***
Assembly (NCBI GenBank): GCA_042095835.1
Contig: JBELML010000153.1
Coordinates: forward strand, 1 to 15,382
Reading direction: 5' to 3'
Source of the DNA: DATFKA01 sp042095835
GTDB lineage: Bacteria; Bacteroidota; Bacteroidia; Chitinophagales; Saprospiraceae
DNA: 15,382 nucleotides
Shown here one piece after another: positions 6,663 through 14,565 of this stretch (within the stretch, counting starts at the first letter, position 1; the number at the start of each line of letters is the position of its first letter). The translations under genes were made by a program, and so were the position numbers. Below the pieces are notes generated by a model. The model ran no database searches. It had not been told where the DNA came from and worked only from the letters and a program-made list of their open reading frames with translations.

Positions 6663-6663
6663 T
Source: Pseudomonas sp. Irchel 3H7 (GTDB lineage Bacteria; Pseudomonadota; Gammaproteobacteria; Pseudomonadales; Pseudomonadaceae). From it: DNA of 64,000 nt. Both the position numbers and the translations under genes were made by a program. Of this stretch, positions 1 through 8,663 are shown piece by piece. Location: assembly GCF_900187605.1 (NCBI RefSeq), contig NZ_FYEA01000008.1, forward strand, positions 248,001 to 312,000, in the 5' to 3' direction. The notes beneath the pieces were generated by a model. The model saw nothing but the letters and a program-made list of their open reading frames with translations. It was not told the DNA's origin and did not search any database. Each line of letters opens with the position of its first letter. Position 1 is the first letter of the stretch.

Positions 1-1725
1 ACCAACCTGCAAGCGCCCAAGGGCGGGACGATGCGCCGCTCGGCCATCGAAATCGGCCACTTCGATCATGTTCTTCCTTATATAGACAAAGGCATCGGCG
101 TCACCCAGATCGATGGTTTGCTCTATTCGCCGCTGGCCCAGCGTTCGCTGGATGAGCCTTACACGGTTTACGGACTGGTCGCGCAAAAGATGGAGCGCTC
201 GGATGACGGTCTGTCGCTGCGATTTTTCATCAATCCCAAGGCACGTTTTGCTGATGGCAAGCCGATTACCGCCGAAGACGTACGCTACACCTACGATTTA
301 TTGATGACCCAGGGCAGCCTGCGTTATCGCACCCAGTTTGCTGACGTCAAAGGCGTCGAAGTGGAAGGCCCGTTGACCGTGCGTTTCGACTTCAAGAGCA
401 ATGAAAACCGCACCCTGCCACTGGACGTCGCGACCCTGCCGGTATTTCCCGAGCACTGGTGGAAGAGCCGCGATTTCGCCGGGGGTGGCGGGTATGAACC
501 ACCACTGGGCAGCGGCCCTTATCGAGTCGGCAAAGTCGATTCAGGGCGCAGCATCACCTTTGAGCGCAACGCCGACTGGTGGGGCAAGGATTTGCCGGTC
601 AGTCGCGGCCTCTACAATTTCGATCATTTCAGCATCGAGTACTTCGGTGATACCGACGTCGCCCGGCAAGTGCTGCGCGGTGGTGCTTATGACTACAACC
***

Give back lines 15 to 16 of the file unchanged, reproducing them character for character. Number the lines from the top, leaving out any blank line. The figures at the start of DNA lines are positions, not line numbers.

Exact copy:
201 GGATGACGGTCTGTCGCTGCGATTTTTCATCAATCCCAAGGCACGTTTTGCTGATGGCAAGCCGATTACCGCCGAAGACGTACGCTACACCTACGATTTA
301 TTGATGACCCAGGGCAGCCTGCGTTATCGCACCCAGTTTGCTGACGTCAAAGGCGTCGAAGTGGAAGGCCCGTTGACCGTGCGTTTCGACTTCAAGAGCA